Wash practices; Women of reproductive age group; Odisha; Gastrointestinal morbidity


The World Health Organization estimates that 50% of malnutrition around the globe is associated with repeated diarrhoea or intestinal worm infections from unsafe water or poor sanitation or hygiene [1]. For India, which presents a good mix of development, yet under development too, where the issue in this era is not an astute lack of food, but a lack of toilets for its one-half population; at least 620 million people in our country, defecate outside. Hence, though India has made commendable improvement in tackling the communicable diseases, yet the viscous cycle of malnutrition and diarrhoea continues to plague not only its rural but also the unorganized urban slum population. Diarrheal or gastrointestinal infection is often caused by a lack of clean water for drinking and proper hand-washing. A lack of toilets further exacerbates the problem as faeces on the ground contaminate drinking water and water resources in general.

Waking up to this problem, many international agencies working for health had perpetuated an integrated approach to improve water, sanitation, and hygiene, known as WASH programs. One of the United Nation's Millennium Development Goals is to halve by 2015 the proportion of the population without sustainable access to safe drinking water and basic sanitation [2].

This is a short article that explores the effects of the recent WASH initiatives that have happened in Odisha, a state in India and extract a public opinion regarding the problems and the plausible reasons or solutions.

Aims and Objectives

a) To assess the WASH (Water, Sanitation and Hygiene) amenities and practices of 2 sampled districts.

b) To determine the association of gaps in WASH and diarrhoeal disease incidence in the sample.


Odisha is one of the Eastern states in India, which is tagged under the Empowered Action Group (EAG) states besides other 7 states, identified way back in 2001 and vested with major proportion of the funds available under the Rural Connectivity Scheme, Drinking Water Supply Scheme etc. to cater to the requirements of the state [3]. All this was also compounded with political will and advocacy from Centre in 2015, which reinforced programs of WASH. The state which is primarily rural and agrarian, faced a daunting task to push the programs against the community rigidness and easy acceptability of open field defecation.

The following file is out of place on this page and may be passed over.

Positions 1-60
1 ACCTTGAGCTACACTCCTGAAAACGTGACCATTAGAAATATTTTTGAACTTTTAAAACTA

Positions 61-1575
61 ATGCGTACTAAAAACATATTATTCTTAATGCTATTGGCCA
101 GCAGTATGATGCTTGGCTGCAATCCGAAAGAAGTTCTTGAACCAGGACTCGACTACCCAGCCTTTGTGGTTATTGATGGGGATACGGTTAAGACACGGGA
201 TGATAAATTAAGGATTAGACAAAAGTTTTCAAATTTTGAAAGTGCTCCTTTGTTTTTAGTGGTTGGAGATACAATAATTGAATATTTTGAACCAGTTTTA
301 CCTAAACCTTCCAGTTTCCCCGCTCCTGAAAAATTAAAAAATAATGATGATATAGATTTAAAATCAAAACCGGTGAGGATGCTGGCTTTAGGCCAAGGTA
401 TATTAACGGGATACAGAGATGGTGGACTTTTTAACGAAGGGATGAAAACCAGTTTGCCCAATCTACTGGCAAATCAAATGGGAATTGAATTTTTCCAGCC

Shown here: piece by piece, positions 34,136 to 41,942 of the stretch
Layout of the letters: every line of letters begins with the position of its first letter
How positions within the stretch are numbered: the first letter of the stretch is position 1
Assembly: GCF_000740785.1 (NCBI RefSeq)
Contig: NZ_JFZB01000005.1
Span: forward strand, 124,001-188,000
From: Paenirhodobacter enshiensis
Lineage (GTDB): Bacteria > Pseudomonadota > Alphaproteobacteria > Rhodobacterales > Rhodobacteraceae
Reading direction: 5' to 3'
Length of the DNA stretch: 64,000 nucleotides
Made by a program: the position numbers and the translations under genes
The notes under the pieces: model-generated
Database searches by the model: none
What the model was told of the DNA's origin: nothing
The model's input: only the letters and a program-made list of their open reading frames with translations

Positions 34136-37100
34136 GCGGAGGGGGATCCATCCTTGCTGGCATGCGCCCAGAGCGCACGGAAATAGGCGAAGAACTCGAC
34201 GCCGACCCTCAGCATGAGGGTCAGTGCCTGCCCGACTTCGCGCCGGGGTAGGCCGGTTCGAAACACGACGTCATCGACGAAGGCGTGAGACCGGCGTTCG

The current short article is a part of a bigger study on women health, under which two districts from the state were sampled using the Human Development Index (HDI) that ranked the districts of the state as per life expectancy, education and per capita income [4].

There are 30 districts (administrative units) in the state as per the figures above and chits were made of the first 10 districts, as the districts after 10th ranking were plagued with multiple problems of difficult terrain and inaccessibility. The first randomly selected district was Khurdha and in order to match the districts as per HDI indices the next district was taken which was Jagatsinghpur, which was convenient for the researchers too as a field practice area of the institute, existed. Due to paucity of funds and manpower, more districts could not be selected and it was hoped that though the two districts may not be representative of the state, however it would definitely give us a dipstick measure of the problem to be assessed. The above data was used only for sampling ease, as HDI ranking is an expensive exercise and is undertaken by some developmental agencies. We used the HDI ranking done way back in 2006 as after that it was not attempted and districts were ranked as per state specific composite priority indicators (Figure 1).


Figure 1: Spatial distribution of PHC’s in Orrisa and Ranks of districts in Orissa according to Composite Index.